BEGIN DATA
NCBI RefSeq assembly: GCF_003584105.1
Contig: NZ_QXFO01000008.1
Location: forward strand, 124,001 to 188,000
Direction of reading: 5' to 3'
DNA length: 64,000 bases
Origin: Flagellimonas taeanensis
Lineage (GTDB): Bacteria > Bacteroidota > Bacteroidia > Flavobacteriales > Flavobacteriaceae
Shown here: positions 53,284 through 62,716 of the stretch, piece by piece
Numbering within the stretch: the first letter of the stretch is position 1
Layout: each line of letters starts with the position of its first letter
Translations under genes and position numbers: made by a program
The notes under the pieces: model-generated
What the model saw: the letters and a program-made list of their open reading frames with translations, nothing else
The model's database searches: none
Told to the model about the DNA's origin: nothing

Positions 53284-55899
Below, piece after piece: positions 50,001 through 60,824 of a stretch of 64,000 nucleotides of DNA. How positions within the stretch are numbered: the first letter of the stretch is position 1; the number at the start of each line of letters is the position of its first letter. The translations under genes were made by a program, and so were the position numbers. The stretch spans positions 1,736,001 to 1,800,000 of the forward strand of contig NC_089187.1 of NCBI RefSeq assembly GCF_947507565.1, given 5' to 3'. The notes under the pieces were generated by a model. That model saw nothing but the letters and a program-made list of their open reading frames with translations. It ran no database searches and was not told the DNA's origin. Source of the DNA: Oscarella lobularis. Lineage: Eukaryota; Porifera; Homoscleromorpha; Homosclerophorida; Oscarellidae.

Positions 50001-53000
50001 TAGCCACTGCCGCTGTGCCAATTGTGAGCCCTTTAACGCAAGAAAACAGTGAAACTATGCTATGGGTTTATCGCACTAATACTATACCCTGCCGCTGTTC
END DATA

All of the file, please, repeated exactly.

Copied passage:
NCBI RefSeq assembly: GCF_003584105.1
Contig: NZ_QXFO01000008.1
Location: forward strand, 124,001 to 188,000
Direction of reading: 5' to 3'
DNA length: 64,000 bases
Origin: Flagellimonas taeanensis
Lineage (GTDB): Bacteria > Bacteroidota > Bacteroidia > Flavobacteriales > Flavobacteriaceae
Shown here: positions 53,284 through 62,716 of the stretch, piece by piece
Numbering within the stretch: the first letter of the stretch is position 1
Layout: each line of letters starts with the position of its first letter
Translations under genes and position numbers: made by a program
The notes under the pieces: model-generated
What the model saw: the letters and a program-made list of their open reading frames with translations, nothing else
The model's database searches: none
Told to the model about the DNA's origin: nothing

Positions 53284-55899
Below, piece after piece: positions 50,001 through 60,824 of a stretch of 64,000 nucleotides of DNA. How positions within the stretch are numbered: the first letter of the stretch is position 1; the number at the start of each line of letters is the position of its first letter. The translations under genes were made by a program, and so were the position numbers. The stretch spans positions 1,736,001 to 1,800,000 of the forward strand of contig NC_089187.1 of NCBI RefSeq assembly GCF_947507565.1, given 5' to 3'. The notes under the pieces were generated by a model. That model saw nothing but the letters and a program-made list of their open reading frames with translations. It ran no database searches and was not told the DNA's origin. Source of the DNA: Oscarella lobularis. Lineage: Eukaryota; Porifera; Homoscleromorpha; Homosclerophorida; Oscarellidae.

Positions 50001-53000
50001 TAGCCACTGCCGCTGTGCCAATTGTGAGCCCTTTAACGCAAGAAAACAGTGAAACTATGCTATGGGTTTATCGCACTAATACTATACCCTGCCGCTGTTC